Russia deployed troops into neighboring Ukraine on Feb. 24 — an attack coming just days after Russian President Vladimir Putin announced a “military operation” in the Donbas region of Ukraine, saying that Russia would intervene as an act of self-defense. Now, bombings and airstrikes are escalating, leading those in Ukraine to flee their homes and desperately seek refuge.
People across the world are wondering what’s next for the country, Europe, and international relations.
To help explain this complex geopolitical moment, experts from Princeton University came together Feb. 25 for a live, virtual discussion about the Russian invasion of Ukraine as well as its global implications. The event was hosted by the Princeton School of Public and International Affairs with support from the Liechtenstein Institute on Self-Determination and the Princeton Office of Communications.
The panelists discussed the impacts for other European nations — like potential economic fallouts and supply chain disruptions — as well as how U.S. should respond. Panelists included:
- Mark R. Beissinger, Henry W. Putnam Professor of Politics
- Harold James, Claude and Lore Kelly Professor in European Studies and Professor of History and International Affairs; Director, Program in Contemporary European Politics and Society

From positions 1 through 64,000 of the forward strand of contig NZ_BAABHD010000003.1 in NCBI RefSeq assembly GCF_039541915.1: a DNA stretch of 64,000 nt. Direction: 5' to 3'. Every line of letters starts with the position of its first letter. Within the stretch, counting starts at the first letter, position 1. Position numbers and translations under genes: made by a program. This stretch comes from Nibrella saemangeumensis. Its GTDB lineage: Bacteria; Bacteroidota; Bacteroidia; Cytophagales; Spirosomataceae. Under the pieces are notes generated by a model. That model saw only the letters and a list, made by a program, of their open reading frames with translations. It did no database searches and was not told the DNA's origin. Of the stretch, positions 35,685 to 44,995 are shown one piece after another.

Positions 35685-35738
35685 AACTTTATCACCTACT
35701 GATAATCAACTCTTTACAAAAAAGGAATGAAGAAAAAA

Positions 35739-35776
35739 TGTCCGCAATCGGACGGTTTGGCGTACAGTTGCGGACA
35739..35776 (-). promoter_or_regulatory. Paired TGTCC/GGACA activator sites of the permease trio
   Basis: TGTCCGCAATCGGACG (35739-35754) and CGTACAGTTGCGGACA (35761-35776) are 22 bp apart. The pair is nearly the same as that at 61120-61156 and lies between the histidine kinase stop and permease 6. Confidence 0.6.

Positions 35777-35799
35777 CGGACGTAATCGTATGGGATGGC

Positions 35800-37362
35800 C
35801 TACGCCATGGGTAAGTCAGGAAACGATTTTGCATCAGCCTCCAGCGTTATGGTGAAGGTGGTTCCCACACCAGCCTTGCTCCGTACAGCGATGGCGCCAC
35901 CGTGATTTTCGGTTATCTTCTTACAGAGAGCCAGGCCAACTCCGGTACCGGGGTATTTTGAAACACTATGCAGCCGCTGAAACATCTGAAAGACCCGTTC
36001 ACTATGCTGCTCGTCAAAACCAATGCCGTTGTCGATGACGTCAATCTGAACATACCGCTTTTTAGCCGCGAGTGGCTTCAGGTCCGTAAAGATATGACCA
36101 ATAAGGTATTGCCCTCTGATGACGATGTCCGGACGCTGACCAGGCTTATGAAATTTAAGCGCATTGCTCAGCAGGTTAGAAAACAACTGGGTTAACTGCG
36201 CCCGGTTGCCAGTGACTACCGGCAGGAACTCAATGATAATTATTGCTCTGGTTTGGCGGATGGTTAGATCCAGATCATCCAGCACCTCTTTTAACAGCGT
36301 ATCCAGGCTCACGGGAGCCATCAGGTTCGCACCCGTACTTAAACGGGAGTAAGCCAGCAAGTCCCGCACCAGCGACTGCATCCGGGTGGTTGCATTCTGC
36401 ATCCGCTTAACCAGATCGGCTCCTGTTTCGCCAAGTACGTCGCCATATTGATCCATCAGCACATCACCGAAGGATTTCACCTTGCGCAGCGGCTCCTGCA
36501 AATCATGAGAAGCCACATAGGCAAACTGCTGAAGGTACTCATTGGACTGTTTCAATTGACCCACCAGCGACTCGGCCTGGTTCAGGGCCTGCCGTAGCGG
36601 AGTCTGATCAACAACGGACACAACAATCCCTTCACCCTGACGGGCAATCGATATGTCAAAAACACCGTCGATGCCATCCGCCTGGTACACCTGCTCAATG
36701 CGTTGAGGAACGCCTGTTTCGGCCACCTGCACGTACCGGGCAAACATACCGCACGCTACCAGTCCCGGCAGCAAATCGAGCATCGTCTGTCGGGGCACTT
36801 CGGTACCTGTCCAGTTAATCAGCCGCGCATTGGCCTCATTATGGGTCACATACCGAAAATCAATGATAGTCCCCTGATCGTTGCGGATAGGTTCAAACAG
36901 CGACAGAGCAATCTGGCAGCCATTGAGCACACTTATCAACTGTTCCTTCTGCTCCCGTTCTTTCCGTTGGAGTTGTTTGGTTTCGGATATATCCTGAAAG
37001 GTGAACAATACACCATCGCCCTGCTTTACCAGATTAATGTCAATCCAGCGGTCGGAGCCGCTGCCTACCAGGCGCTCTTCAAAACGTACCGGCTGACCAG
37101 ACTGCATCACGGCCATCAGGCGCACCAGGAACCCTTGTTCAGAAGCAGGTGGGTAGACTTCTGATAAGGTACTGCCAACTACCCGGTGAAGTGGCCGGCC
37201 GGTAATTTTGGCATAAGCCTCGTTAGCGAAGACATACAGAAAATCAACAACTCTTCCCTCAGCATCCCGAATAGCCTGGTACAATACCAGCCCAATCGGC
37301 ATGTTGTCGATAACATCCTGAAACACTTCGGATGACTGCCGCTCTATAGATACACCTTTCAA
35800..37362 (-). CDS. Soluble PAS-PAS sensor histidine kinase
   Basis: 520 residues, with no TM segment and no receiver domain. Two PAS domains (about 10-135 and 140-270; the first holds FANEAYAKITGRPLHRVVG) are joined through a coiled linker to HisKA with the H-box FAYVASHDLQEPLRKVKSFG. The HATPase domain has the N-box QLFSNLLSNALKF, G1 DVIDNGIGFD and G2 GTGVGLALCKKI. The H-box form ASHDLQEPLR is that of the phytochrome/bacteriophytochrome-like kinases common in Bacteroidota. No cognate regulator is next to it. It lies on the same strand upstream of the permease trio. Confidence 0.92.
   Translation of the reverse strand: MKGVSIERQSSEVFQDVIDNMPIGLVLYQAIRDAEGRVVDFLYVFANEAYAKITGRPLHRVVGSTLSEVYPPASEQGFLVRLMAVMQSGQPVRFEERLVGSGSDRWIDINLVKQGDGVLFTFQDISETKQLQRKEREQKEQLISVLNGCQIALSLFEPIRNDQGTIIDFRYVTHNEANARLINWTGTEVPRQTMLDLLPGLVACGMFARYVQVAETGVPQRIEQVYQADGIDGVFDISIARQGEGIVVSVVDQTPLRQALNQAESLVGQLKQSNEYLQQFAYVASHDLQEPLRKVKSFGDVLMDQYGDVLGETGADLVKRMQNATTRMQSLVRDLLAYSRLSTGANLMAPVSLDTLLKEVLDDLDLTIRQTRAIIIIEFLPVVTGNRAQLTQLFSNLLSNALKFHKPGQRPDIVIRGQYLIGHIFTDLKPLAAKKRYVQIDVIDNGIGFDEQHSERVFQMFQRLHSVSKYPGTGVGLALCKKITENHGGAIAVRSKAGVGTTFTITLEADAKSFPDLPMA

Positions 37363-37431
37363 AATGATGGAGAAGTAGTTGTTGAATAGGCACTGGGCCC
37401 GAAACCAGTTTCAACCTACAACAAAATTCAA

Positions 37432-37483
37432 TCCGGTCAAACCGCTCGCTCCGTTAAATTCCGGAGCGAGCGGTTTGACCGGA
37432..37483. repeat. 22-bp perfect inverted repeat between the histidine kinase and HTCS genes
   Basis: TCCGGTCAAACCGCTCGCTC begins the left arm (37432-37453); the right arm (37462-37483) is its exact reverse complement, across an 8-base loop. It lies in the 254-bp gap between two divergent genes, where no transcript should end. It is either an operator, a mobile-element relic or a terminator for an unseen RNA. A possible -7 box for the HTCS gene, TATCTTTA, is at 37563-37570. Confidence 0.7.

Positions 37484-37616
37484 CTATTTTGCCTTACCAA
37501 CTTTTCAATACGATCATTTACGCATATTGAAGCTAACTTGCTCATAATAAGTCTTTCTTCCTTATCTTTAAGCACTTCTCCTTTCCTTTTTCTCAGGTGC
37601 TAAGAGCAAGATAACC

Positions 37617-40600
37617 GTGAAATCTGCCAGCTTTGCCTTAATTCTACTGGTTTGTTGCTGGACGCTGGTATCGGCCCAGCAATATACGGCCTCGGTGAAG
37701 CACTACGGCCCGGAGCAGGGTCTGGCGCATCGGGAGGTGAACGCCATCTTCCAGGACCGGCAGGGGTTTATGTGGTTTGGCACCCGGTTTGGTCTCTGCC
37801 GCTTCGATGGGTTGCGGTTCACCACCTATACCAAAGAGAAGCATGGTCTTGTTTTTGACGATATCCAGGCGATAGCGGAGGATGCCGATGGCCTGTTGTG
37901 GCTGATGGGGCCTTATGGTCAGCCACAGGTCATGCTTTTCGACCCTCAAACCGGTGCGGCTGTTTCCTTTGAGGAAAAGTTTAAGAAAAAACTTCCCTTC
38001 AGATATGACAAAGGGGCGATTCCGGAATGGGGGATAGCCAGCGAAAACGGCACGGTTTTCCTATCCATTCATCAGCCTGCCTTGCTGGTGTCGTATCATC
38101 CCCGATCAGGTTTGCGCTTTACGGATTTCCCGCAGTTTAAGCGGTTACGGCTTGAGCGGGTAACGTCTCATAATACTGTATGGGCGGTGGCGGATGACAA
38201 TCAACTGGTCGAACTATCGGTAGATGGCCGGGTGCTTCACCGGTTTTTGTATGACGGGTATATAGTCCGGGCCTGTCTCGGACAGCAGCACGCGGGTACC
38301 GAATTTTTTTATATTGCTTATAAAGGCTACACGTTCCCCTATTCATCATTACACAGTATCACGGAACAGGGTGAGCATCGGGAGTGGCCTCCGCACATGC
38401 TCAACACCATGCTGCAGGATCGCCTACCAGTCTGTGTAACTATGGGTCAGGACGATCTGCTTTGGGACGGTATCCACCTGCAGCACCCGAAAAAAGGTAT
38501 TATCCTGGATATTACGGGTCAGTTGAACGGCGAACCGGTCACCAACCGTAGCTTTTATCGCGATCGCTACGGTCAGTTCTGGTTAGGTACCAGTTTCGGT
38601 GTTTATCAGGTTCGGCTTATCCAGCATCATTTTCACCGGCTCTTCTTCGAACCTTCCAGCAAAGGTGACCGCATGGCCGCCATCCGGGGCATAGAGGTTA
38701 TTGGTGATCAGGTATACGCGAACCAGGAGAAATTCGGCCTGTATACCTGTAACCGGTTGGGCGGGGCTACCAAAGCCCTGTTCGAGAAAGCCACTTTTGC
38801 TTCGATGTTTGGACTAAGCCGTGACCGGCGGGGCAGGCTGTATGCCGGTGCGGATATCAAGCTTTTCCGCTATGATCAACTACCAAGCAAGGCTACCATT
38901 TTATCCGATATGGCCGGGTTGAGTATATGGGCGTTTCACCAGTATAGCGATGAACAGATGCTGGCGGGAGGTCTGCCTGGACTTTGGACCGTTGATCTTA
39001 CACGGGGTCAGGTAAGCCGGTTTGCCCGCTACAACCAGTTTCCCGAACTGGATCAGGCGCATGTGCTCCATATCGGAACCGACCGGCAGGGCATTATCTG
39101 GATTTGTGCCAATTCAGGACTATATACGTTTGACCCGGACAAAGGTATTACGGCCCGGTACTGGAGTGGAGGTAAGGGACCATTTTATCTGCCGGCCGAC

- Andrew Moravcsik, Professor of Politics and International Affairs; Director of the Liechtenstein Institute on Self-Determination
- Kim Lane Scheppele, Laurance S. Rockefeller Professor of Sociology and International Affairs and the University Center for Human Values
- Moderator: Razia Iqbal, Anchor, Newshour, BBC World Service; Visiting Lecturer in the Princeton Humanities Council; Ferris Professor of Journalism (Spring 2022)
Below are some statements made during the virtual event.
Q. What is Putin’s goal?
Q. How should the U.S. respond?
Q. How does this affect other European countries?
If you missed the live conversation, the recording is available on YouTube.